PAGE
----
Access road to Convention Center. Oliver Louis Viaduct in background. Count the machinery and report your results in the comments section to win the “We’re not MTR-level, but impressive nonetheless” NoC Challenge.

Eventually, I made my way to High Street, the place where the Jefferson Street Viaduct had formerly stood. Here’s where the chuckles re-appeared.

And I guess a bit of frustration. Turns out, we really are just being taken for small-town rubes. Our city leaders and Brooklyn starchitect really did bully city residents into building the most expensive hike-bike trail in city history (about $40 million/mile, currently) by using blatantly ridiculous statements like the need for improved viewsheds and symbolically re-surfacing a creek to improve a few acres of surrounding land value.

From the former High Street junction with the Jefferson Street Viaduct. Jefferson Street at the top, running out of the image.

Standing here, one can view Jefferson Street on the other side of TB Park as it runs north out of the picture, toward Stella’s and my truck. You may notice the hilariously paltry increase in viewshed, but what I notice as a former user of the Jefferson Street Viaduct is the image’s depth and height.

In removing the bridge, all travelers on High must now funnel three stories down into a creek bed. They will then be directed around whatever meandering TB pathways that our designers bulldoze into existence. Then they will route another two stories back up to Jefferson in order to complete their crossing.

For a car, which gains energy by burning fossil fuel and travels at city speeds of 20-40 miles per hour, these increased measures are no big deal. For a biker or a pedestrian, who burn their own human energy and who transit at one-half to one-eighth the speed of carbon-burning transit, the city/SCAPE design presents a restriction on movement.

Here is your new pathway down, bikers.

From High Street near the former Jefferson Street Viaduct. Path down leads into the park.

Note the concrete box. A road will go on top, because our city leaders damn sure understand the value of maintaining preferred transit connections when it comes to cars and trucks and vans.

Coda: the Town Branch Slip-Through

After retracing my route back to the intersection of Main and Jefferson, I walked along the back edges of the Convention Center, where I spied the Town Branch Slip-Through. Here, a second group (beyond the few transit visitors to the Rupp parking garage) experience a greatly improved viewshed owing to the Viaduct’s removal.

Lexington leaders are fans of redundancy. Take, for example, the city’s recent choice to locate its first ever boat access to the Kentucky River…..

Huzzah! One of a kind! Source. Image from Ryan Hermes video.

….a mere 200 yards from an already existing, free-of-charge, already-much-in-use, boat ramp to the Kentucky River. Redundancy!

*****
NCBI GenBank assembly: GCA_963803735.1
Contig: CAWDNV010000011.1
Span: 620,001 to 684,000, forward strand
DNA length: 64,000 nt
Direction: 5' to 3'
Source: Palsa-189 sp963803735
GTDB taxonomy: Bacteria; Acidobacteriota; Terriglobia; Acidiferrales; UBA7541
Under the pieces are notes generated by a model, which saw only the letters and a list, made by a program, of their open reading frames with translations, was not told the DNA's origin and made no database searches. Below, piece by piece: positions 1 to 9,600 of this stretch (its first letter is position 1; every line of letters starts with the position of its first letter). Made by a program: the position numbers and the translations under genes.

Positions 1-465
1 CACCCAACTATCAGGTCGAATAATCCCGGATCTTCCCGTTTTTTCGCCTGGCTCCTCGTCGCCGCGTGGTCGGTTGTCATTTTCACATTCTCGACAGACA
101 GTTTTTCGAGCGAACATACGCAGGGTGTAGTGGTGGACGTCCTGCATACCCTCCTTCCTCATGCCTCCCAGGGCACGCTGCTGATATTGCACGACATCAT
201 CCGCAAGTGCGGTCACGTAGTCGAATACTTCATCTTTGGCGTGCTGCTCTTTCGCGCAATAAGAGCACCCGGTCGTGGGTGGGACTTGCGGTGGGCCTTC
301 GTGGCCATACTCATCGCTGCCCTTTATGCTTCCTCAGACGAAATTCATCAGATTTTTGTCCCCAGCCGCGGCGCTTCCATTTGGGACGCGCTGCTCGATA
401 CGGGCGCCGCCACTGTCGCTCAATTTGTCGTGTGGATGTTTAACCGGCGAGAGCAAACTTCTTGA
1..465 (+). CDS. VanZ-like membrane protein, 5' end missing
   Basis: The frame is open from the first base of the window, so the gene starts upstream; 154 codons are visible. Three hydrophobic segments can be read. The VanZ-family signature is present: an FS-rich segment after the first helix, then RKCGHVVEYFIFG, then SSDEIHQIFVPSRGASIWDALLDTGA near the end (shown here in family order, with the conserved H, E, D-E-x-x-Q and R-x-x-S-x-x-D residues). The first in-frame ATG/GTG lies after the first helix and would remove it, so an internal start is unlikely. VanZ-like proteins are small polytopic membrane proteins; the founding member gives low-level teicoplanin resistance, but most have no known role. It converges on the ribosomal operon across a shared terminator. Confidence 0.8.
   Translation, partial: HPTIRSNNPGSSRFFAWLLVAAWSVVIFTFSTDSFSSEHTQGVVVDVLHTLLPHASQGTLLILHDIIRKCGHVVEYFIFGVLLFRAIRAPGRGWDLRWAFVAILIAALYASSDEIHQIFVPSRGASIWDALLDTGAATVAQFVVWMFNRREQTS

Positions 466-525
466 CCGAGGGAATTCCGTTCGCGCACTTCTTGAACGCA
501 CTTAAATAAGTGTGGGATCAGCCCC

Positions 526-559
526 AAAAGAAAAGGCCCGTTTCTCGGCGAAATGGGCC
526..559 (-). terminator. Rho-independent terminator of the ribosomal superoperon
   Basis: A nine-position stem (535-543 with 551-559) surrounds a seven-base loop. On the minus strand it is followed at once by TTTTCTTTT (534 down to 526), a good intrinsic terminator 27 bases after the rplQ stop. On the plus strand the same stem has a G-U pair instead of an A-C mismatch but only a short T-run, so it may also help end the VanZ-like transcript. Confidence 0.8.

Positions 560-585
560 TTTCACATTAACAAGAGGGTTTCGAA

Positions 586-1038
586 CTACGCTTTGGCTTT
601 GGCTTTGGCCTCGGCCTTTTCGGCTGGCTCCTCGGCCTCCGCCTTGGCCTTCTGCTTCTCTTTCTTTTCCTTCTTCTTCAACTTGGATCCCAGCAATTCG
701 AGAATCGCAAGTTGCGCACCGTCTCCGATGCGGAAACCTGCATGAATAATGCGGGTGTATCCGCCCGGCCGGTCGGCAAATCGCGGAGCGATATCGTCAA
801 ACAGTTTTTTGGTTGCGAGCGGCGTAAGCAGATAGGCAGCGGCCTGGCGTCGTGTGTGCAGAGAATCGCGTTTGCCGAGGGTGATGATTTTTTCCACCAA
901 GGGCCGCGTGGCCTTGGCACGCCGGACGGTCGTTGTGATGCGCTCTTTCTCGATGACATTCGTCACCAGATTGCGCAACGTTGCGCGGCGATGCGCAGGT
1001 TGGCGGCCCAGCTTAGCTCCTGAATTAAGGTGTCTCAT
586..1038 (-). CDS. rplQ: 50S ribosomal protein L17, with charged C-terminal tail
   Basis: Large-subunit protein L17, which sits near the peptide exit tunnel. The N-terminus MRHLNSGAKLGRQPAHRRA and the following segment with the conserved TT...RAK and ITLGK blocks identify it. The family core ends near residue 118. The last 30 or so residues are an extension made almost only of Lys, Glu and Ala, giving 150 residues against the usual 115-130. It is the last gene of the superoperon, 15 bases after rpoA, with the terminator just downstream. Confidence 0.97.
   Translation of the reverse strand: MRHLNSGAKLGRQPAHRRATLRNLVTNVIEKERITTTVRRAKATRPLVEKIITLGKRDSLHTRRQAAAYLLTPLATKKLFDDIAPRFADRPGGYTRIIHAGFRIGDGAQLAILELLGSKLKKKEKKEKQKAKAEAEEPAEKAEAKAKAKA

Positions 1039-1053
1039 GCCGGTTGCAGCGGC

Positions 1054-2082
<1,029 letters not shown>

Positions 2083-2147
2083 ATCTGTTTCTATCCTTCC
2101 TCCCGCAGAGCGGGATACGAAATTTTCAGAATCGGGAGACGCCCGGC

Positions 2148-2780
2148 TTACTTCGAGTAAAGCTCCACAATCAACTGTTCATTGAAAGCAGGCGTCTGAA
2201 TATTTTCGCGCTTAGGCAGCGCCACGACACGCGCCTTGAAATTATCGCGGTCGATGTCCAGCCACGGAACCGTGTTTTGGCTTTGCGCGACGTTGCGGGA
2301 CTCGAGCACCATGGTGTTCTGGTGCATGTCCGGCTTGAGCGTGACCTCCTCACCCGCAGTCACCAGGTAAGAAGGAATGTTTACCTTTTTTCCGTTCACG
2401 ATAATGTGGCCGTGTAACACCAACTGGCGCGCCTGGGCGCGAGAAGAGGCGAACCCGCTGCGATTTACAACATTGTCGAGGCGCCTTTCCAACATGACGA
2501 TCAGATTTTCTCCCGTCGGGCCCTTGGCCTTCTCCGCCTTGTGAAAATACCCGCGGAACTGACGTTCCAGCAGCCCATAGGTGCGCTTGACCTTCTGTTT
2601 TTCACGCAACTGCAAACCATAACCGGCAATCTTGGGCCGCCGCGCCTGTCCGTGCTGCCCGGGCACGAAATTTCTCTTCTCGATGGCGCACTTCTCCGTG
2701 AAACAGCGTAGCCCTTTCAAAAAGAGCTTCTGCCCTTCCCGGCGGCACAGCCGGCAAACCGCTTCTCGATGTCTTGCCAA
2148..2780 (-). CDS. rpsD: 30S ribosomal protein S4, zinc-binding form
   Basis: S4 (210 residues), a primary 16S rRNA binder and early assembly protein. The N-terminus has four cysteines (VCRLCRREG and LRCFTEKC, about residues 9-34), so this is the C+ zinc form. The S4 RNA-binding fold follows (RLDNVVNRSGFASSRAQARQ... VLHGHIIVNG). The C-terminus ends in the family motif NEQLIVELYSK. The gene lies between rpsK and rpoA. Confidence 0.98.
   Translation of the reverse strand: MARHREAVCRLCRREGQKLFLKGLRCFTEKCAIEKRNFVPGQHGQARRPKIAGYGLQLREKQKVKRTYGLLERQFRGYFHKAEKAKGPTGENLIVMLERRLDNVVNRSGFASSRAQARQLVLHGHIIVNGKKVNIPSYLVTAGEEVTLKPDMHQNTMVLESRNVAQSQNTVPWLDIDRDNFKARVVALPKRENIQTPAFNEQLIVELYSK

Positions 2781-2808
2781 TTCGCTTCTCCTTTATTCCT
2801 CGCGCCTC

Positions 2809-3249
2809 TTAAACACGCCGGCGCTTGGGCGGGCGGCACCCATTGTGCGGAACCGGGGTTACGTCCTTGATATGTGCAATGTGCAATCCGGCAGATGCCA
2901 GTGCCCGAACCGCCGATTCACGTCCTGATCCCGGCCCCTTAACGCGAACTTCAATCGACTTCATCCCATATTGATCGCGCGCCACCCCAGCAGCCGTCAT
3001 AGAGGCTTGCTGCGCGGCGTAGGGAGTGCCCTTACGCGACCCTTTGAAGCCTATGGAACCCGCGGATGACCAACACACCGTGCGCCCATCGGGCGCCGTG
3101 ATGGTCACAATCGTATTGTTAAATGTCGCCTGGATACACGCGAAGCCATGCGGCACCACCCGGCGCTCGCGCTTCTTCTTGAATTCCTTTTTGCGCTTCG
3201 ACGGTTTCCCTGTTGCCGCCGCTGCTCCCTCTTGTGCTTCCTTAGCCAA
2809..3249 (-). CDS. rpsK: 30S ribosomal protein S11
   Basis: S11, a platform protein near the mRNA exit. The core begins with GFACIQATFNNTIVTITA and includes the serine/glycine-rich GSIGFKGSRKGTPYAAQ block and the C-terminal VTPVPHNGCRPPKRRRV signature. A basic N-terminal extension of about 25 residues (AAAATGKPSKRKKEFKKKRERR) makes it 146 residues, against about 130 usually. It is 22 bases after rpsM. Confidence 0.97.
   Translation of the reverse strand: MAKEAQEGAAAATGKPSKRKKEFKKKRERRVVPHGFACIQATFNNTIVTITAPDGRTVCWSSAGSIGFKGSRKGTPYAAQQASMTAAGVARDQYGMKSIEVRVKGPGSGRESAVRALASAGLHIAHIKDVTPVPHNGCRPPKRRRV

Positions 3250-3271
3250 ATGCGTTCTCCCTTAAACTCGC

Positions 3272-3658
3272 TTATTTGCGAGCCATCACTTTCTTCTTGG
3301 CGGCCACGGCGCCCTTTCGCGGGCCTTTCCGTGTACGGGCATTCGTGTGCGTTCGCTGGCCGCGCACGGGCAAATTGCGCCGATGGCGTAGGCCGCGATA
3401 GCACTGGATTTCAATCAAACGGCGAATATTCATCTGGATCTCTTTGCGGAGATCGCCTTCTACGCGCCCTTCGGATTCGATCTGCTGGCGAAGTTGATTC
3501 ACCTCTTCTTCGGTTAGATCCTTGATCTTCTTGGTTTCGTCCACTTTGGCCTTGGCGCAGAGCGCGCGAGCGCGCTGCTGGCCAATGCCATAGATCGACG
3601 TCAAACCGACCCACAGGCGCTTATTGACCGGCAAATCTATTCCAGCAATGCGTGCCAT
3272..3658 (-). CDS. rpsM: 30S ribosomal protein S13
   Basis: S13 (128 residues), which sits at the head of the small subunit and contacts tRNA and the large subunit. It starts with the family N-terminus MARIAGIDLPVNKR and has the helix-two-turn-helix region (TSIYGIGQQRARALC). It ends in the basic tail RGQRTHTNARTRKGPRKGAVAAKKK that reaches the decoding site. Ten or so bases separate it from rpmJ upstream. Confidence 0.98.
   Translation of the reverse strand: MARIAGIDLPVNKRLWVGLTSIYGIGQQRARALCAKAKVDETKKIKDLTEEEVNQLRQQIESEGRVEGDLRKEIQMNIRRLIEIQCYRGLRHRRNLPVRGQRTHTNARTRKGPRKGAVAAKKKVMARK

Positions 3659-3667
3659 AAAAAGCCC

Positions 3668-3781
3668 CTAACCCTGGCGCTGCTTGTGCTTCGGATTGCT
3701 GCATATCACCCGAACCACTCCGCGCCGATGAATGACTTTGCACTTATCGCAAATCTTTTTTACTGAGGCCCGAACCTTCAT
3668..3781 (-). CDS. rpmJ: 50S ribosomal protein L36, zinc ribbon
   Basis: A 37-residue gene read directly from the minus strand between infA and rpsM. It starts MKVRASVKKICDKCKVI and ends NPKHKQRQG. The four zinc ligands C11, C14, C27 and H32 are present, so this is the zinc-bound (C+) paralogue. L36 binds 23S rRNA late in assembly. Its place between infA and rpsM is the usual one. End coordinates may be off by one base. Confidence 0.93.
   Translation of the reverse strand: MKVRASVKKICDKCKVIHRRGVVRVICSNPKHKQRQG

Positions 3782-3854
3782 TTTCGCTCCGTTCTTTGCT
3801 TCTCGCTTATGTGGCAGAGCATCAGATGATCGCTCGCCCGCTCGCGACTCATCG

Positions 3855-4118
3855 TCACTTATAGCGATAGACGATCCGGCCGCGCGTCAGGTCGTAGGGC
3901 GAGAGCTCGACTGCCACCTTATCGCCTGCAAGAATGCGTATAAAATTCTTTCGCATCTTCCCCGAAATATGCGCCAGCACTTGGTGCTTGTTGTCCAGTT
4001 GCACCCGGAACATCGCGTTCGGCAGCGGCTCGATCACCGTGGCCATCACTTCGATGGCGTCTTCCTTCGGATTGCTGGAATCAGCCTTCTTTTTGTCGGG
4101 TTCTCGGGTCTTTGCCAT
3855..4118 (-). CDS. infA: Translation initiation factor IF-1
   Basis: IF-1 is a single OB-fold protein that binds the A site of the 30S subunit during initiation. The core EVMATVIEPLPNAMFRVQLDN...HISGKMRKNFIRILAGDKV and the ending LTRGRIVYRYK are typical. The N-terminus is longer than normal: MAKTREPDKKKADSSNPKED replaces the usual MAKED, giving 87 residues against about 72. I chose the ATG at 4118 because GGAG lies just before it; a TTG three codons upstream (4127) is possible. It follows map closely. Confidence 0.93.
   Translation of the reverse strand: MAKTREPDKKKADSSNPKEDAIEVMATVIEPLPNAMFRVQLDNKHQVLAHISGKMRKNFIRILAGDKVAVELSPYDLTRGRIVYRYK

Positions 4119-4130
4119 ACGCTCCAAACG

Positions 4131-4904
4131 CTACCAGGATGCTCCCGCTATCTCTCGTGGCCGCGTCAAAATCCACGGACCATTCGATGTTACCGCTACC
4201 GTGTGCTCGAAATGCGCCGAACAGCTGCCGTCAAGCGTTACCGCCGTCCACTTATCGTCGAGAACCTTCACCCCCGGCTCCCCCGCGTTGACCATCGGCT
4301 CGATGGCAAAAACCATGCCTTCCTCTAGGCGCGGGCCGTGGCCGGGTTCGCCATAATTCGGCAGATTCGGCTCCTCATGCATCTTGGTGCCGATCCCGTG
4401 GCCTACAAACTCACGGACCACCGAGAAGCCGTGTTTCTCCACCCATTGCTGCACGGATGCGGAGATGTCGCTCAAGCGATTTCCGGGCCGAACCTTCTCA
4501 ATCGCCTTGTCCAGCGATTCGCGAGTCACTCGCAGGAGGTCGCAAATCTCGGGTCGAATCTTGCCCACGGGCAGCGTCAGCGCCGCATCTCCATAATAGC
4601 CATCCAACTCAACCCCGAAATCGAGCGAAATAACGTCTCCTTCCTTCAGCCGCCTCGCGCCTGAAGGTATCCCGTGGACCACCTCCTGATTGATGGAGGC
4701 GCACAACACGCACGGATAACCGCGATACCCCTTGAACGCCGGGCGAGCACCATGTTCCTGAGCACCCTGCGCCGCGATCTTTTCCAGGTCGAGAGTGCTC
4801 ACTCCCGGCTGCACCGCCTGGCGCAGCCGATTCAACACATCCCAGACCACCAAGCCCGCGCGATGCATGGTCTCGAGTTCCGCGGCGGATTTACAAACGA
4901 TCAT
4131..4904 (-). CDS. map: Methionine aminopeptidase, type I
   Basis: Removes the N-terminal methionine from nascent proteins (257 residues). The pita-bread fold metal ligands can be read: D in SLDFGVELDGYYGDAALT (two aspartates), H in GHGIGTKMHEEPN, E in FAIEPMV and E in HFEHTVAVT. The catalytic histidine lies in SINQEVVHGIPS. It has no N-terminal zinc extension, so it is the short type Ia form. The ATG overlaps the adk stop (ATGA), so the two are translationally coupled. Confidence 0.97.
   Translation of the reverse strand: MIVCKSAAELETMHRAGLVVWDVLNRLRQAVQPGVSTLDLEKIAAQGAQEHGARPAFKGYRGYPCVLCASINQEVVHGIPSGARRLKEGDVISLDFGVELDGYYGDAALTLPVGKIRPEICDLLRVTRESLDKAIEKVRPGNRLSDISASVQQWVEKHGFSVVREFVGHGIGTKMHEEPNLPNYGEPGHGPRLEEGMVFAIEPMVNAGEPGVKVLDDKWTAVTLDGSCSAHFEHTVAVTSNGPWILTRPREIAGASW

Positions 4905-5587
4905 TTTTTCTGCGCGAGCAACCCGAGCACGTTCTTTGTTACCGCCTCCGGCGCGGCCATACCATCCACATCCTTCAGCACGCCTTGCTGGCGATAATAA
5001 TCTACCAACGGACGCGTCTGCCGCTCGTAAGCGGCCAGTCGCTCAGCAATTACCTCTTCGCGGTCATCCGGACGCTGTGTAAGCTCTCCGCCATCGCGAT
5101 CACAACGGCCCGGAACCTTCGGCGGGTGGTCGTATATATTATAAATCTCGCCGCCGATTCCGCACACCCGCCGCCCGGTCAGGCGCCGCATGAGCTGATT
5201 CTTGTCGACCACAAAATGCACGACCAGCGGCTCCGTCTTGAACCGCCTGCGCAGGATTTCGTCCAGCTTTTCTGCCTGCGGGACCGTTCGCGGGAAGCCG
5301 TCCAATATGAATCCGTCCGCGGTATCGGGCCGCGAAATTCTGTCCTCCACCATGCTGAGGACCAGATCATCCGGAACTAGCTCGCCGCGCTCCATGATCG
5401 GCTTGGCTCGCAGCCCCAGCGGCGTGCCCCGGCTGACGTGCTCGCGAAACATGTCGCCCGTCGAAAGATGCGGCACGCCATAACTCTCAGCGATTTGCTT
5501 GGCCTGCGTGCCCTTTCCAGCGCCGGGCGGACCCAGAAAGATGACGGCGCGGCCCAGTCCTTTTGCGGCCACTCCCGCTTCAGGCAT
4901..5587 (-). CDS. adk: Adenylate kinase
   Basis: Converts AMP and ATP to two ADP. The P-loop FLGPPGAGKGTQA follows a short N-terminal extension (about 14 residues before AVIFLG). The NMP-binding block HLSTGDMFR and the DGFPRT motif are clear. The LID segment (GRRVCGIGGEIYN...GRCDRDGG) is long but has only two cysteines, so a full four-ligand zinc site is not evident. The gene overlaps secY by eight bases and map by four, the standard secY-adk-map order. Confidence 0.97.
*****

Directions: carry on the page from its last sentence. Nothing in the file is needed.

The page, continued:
The Proud Mary’s put-in, located several hundred feet from the future Bull Hell put-in, does not appear to have required over two years of planning and a multi-phase funding structure to install or maintain.

Back downtown, city leaders have achieved redundancy by placing the TB Slip-Through a full three historic city buildings down Main from the TB Park’s Main/Jefferson Street entrance.

The Slip-Through appears to be where the TB Commons enters the park, perhaps making the Main/Jefferson Street entrance the redundancy. Either way, in the thin corridor of the TB Slip-Through, the demolition of the Jefferson Street Viaduct provides east/west bikers and walkers a couple minutes of extra viewshed as they move into the park.

TB Slip-Through. Same Convention Center Parking at back-left.

The biggest viewshed winners, though, sit just above the Commoners who use the trail. In an uncommon moment of genuine synchronicity, city convo and Brooklyn trail design seamlessly merge at the TB Slip-Through.

Lexington Convention Center with TB Park viewshed orientation in red arrows.

Here, Convention Center patrons can enjoy a wonderful, elevated, west-facing viewshed that is absolutely enhanced by the destruction of the city’s north-south biking connector, the former Jefferson Street Viaduct. For them, the view’s quite nice.

Republished with permission.

Danny Mayer is the founder of North of Center,  a news and commentary site that since 2009 has covered the world through a focus on Bluegrass Region politics, culture, geography, and history.

You can support Danny's work by signing up for his substack publication, Shatty Town!, as either a free or paid subscriber.  Coverage areas include biking, hiking, paddlingurban developmentcronyismhigher education, city gardening and gleaning, Ohio Valley history, and national retail politics. Some poetry, too.